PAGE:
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Archive for September, 2014


This issue starts with a few Ashbery poems, my fav of which is “Bunch Of Stuff.” As far as I can tell, Ashbery’s technique is to take a phrase and invert one or more words into some analogous word that casts light on the original. So this poem starts: “To all events I squirted you / knowing this not to be this came to pass.” Well the first phrase could be “At all events.” But being squirted to events makes a loopy sense. ‘Squirt’ gives this an irreverent feel, as we might feel going anyplace where someone would bring us “at all events”. Of course squirt could have been squired, but wasn’t, here. (And other readings come to mind). Deconstructing “this not be be this” might give us ‘not to be that…’ It’s an unexpected twist that keeps the poem fresh. A little later, “Why wouldn’t you want a fresh piece / of outlook to stand in down the years.” Well, people DO come to stand in an outlook. (Sometimes with their feet hardening in concrete.) ;-> An outlook that might flavor how they feel about going to the above event. And creating a resonance between a fresh piece of outlook and tail, say. Which gives another flash of irreverent amusement. And joining up with a new person generally does change our outlook, of course. He even tells us to “Poke fun at balm…” as he is doing it. A first-water poem, for me, with all those meanings crashing down one after the other.

Henri Cole’s poem, “Dandelions (II)” keeps bringing me back to reconsider it. “He drew / these dandelions…when the only // solace / was derived / from the labor / of getting / the…stems / and… seed heads / just right.” I don’t know who the artist might be, but I guess it doesn’t matter. “‘Nobody there,’ / the new disease / announced…” It’s a sad poem, sketching the death, evidently, of an artist, then turning to a surprising exterior image in the last stanza. As though the grief were too great to face directly, but must be angled toward, hinted at only. Very powerful.

D. Nurske has a fun, not particularly linear poem called “Venus.” Which is about the planet, at least at first: “Death is coming / and you must build a starship / to take you to Venus. // Make it from a catsup bottle…” It rattles on goofily like that for a stanza, then turns more serious, and in the last stanza again goes off on a complete tangent. I’m guessing Don Share likes that finishing technique, as generating something original, though I admit I’d like a final stanza resonating more with the rest of the poem. Maybe the moth image in the last stanza symbolizes the spirit, and so we (maybe) transcend after death. A bit oblique for me, but the editor obviously liked it.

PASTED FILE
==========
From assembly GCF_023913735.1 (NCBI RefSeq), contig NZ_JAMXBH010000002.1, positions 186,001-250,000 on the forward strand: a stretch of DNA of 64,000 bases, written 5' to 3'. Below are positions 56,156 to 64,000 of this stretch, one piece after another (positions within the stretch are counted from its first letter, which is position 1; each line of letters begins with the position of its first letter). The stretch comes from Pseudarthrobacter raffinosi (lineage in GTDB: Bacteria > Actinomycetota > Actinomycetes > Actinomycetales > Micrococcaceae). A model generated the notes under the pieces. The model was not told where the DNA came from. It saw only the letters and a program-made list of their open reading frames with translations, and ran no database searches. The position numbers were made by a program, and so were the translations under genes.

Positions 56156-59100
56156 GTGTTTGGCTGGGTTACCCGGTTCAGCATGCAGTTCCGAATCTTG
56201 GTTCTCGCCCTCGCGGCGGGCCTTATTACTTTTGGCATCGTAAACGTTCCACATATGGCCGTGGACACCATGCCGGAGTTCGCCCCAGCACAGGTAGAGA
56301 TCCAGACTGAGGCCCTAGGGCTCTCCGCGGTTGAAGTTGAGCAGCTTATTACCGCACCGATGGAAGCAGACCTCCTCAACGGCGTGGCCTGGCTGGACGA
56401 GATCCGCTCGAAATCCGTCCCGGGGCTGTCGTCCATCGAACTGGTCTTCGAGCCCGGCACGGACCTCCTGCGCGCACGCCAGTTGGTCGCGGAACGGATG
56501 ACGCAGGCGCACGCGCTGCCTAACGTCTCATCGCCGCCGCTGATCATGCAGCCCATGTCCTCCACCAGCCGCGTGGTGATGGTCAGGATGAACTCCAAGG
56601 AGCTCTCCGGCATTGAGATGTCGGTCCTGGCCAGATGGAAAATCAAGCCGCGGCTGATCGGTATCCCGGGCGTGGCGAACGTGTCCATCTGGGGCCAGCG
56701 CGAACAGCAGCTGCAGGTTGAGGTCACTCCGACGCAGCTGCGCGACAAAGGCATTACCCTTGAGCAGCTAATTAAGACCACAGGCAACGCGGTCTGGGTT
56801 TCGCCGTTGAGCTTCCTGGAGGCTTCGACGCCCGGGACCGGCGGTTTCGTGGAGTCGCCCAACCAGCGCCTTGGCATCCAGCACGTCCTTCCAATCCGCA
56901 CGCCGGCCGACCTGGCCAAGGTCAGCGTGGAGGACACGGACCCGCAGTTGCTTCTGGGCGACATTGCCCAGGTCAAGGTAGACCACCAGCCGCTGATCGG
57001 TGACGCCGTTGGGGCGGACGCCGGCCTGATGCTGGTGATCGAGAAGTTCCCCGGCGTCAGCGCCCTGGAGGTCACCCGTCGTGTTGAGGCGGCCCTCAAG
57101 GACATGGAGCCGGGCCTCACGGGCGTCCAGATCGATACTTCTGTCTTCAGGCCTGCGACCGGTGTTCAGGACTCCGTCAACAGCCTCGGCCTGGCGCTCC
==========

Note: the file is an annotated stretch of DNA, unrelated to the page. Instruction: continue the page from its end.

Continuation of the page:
Let me end with Kay Ryan’s “In Case Of Complete Reversal.” “Born into each seed / is a small anti-seed.” She always has such subversive ideas, and works them out in ways I rarely expect, with breathtaking language. “If we could crack the…shell / we’d see the / bundled minuses…” I cannot imagine anticipating that phrase, ‘bundled minuses,’ and yet it feels perfect to me. That’s harder than it seems, I have come to believe from years of trying to do it myself. ;->

Peace in poetry,

P M F Johnson

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Didn’t know the first poet in the September 1 issue of The New Yorker, Marylen Grigas. But I like her “About Muscle,” a sort of natural history poem. “If there’s no need for movement, then no need for a brain…a fact demonstrated by the sea squirt…it settles on a rock. Then it devours its own brain.” How can one not like such a poem, so fun and weird? “Evolution of the brain is about muscle. Just ask Arnold Schwarzenegger.” Are you kidding me? A poet who teases Schwarzenegger? Yay. ;-> From there the turn has the narrator speak of herself, “moving and arranging boulders last fall.” Then she draws a powerful conclusion in her surprise ending. Yep. A very satisfying poem.

The other poem, by Michael Dickman, “Mouse Hunt,” is far more challenging a read, though much can still be teased out of it. “Your little eyes / brake lights…scrunched up beneath / the house.” I get that image — the little eyes reflecting light. Though I admit I’ve never seen that with a mouse. “Your pleasure center radio antennae checking the latest / score” Then the poem bounces out of the car metaphor, going into a series of more and more loopy non-sequiturs: “Bumblebee marbles full of shit.” “Your tumors dancing…” Interesting lines, but kind of pointless for me. He does always bring it back to the mouse, though, right to the last line. Still, I left the poem feeling dissatisfied, as though the poem promised depth but never delivered. It’s certainly possible the depth was there and I just missed it, however.

Peace in poetry,

P M F Johnson

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